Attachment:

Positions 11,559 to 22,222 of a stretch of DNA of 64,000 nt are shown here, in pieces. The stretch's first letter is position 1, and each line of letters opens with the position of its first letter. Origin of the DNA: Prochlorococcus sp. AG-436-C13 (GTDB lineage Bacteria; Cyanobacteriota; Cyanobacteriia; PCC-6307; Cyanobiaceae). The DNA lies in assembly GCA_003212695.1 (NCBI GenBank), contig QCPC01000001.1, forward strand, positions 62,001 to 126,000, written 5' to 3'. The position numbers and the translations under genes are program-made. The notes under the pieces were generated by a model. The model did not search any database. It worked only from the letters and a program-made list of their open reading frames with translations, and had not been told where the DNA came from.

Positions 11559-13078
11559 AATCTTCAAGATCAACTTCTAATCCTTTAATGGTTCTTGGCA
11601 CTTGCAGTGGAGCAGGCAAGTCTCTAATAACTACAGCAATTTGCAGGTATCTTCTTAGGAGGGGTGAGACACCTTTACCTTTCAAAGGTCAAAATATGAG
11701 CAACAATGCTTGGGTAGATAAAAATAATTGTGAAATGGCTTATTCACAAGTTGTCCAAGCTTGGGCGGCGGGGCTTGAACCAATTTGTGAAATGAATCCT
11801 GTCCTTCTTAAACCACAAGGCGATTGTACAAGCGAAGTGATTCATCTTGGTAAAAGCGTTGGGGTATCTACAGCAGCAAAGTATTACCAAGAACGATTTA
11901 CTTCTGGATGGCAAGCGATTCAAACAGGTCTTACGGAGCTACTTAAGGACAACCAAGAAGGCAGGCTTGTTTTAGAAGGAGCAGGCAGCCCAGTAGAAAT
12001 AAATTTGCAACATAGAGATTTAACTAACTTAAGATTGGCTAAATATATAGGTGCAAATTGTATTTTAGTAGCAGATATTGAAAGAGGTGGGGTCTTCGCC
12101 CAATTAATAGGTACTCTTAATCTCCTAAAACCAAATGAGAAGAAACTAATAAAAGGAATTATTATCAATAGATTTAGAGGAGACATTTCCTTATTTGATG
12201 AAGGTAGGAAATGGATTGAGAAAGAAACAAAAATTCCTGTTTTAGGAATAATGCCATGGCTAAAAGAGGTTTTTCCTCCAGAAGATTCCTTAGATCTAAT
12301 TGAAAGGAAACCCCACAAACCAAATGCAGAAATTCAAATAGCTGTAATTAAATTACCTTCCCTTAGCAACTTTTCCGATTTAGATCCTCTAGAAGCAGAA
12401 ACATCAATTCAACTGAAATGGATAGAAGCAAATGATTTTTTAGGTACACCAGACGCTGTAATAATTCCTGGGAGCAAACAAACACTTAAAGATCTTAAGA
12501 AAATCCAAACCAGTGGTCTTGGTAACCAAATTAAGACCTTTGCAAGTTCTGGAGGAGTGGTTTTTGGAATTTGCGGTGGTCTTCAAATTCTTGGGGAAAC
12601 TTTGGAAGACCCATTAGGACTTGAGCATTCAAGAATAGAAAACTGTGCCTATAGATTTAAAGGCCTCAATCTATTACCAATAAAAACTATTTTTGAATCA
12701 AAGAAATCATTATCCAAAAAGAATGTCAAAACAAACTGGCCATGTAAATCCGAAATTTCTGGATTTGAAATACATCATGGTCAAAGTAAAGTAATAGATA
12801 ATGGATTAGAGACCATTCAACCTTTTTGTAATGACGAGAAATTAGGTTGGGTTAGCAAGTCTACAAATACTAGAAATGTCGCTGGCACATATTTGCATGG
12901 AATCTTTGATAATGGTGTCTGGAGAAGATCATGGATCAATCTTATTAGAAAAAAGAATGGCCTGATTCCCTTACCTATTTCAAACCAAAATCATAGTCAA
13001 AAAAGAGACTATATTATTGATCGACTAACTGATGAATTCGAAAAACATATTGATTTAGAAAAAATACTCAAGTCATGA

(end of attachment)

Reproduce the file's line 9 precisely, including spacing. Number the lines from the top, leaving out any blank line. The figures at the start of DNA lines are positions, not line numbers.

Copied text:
12101 CAATTAATAGGTACTCTTAATCTCCTAAAACCAAATGAGAAGAAACTAATAAAAGGAATTATTATCAATAGATTTAGAGGAGACATTTCCTTATTTGATG